Originally Posted by spartacus View Post
I've used to use a Zodiac MkII Compact Grand Tourism for the last 20 years. The only difference - is the Futura model has inflatable speed tubes. The boat had an interlocking aluminium floor section, inflatable keel, etc. We used this boat for the west coast of Scotland and were out in all sorts of weather including big Atlantic rollers. Always felt safe, but I knew the limitations. The seams (PVC) eventually went on one side (ran under the rope cuff and rowlock). I repaired it - but moved to RIBs a few years back, so now the boat is redundant. Incidentally, Zodiac moved the seam joint to the underside of the tubes on later models to avoid this problem which is due to heat expansion and contraction, an issue in hot climates where the tubes are exposed to UV rays all day long.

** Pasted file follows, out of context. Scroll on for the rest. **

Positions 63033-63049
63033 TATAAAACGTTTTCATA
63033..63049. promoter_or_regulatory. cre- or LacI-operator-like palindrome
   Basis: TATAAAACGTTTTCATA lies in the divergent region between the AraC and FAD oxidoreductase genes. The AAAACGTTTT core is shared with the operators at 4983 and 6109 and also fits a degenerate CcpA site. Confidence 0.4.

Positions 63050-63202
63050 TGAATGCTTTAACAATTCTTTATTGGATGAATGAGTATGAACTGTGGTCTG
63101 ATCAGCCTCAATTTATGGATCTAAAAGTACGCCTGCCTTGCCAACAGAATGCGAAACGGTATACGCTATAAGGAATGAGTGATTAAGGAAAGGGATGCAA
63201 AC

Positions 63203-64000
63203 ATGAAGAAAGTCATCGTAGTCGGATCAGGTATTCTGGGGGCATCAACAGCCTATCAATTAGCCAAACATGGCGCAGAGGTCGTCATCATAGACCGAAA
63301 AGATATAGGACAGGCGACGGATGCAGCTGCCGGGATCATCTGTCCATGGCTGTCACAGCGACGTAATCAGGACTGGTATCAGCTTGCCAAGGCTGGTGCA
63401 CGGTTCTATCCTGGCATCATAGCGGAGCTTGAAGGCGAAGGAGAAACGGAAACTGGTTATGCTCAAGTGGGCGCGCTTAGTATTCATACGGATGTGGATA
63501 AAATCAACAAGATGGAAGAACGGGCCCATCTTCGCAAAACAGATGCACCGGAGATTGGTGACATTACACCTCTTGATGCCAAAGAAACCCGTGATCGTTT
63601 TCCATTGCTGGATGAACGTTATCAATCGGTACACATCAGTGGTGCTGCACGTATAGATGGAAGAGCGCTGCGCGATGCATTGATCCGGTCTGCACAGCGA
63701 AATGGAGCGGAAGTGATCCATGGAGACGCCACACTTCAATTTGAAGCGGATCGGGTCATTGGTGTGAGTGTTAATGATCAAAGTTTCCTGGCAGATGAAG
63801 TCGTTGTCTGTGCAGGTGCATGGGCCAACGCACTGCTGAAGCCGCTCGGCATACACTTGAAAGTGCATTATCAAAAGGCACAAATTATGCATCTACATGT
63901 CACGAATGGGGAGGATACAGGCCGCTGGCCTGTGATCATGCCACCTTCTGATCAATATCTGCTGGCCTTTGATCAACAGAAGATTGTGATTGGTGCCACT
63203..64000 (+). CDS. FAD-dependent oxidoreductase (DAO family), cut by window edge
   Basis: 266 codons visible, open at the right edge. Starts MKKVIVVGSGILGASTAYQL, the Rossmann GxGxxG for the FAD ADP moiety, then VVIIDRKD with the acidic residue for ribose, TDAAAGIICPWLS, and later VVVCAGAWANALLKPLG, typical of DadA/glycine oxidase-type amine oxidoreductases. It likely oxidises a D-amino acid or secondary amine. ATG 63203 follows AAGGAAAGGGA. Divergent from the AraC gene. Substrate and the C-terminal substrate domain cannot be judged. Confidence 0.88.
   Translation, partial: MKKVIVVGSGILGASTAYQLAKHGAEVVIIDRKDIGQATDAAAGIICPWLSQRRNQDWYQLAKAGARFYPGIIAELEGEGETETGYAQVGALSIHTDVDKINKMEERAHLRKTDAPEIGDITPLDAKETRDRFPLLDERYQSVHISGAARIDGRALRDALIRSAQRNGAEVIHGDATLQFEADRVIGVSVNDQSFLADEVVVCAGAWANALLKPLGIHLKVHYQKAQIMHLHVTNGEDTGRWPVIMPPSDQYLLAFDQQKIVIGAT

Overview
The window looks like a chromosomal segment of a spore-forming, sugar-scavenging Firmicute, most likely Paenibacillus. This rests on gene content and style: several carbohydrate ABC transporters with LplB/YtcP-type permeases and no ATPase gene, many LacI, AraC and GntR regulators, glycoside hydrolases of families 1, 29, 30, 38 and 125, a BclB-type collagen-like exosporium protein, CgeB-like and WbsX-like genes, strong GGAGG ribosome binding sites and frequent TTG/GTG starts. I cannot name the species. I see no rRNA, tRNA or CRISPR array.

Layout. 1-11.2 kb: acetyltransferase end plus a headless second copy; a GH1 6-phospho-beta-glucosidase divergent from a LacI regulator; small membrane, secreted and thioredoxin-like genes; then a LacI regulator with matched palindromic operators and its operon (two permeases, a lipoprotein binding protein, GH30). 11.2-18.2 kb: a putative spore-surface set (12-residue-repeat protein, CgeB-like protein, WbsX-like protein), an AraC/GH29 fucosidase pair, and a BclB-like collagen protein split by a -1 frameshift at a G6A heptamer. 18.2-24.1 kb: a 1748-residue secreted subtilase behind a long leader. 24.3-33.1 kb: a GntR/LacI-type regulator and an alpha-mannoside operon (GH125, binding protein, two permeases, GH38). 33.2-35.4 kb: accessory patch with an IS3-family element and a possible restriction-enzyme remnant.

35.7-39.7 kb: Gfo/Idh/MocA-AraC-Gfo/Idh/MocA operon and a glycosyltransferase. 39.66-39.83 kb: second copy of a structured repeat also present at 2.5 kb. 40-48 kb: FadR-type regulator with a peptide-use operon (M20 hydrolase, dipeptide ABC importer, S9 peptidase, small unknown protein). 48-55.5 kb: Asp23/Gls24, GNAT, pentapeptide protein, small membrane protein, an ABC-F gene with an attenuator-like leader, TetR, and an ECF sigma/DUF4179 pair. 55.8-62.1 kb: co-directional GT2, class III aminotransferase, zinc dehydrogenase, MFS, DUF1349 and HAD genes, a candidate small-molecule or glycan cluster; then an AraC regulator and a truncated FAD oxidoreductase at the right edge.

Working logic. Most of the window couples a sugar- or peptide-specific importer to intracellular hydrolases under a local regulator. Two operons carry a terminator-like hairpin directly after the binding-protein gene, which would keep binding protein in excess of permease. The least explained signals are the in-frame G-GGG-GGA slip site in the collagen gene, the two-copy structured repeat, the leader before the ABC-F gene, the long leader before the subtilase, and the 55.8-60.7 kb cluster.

The Zodiacs have a relatively shallow inflatable v hull, so they tend to slap in the rough stuff. Having said that, I always found them light, highly maneuverable, very fast, and perfect for exploring the coastline, beaching, etc. The Futura design (speed tubes) lifts the boat out of the water, so it corners like it's on rails, planes easily, etc. Part of the trouble with Zodiacs is they're light, so getting ballast up front (my brother in my case) and it handled like a dream.

We had a Yamaha 25hp 2-stroke on the Zodiac. Bear in mind the boat was built every holiday on the slipway. It was moored at a local pier, and then when the holiday was over, washed, dismantled, then stored for the season. The 25hp would be about as big as I'd want to go if I was manhandling it myself. The boat was rated to 40hp, but that's definitely a 2-man job to lift on and off, but something we did consider.

60hp, even 2-stroke, is going to be very heavy. I have a Tohatsu 2-stroke on my RIB and it weighs in at 115kg, and would be an absolute brute to try and move on a regular basis.